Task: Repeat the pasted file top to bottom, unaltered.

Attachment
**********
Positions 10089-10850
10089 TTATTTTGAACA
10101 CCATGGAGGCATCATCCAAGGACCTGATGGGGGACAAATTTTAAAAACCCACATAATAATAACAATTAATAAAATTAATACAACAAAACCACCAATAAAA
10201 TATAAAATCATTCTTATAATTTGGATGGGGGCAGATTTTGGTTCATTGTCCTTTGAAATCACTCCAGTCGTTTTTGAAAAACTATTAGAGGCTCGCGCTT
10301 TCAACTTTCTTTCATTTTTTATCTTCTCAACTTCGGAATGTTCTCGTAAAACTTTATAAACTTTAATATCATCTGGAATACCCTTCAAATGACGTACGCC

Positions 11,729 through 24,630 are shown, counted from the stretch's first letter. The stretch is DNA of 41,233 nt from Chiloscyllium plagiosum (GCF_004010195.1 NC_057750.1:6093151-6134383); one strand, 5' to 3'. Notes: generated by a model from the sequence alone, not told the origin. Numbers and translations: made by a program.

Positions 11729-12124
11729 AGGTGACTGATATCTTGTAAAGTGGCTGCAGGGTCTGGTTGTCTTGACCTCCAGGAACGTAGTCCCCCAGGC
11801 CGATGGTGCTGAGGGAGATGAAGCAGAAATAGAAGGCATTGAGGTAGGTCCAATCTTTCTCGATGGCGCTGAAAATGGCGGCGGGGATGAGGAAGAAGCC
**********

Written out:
Positions 10089-10850
10089 TTATTTTGAACA
10101 CCATGGAGGCATCATCCAAGGACCTGATGGGGGACAAATTTTAAAAACCCACATAATAATAACAATTAATAAAATTAATACAACAAAACCACCAATAAAA
10201 TATAAAATCATTCTTATAATTTGGATGGGGGCAGATTTTGGTTCATTGTCCTTTGAAATCACTCCAGTCGTTTTTGAAAAACTATTAGAGGCTCGCGCTT
10301 TCAACTTTCTTTCATTTTTTATCTTCTCAACTTCGGAATGTTCTCGTAAAACTTTATAAACTTTAATATCATCTGGAATACCCTTCAAATGACGTACGCC

Positions 11,729 through 24,630 are shown, counted from the stretch's first letter. The stretch is DNA of 41,233 nt from Chiloscyllium plagiosum (GCF_004010195.1 NC_057750.1:6093151-6134383); one strand, 5' to 3'. Notes: generated by a model from the sequence alone, not told the origin. Numbers and translations: made by a program.

Positions 11729-12124
11729 AGGTGACTGATATCTTGTAAAGTGGCTGCAGGGTCTGGTTGTCTTGACCTCCAGGAACGTAGTCCCCCAGGC
11801 CGATGGTGCTGAGGGAGATGAAGCAGAAATAGAAGGCATTGAGGTAGGTCCAATCTTTCTCGATGGCGCTGAAAATGGCGGCGGGGATGAGGAAGAAGCC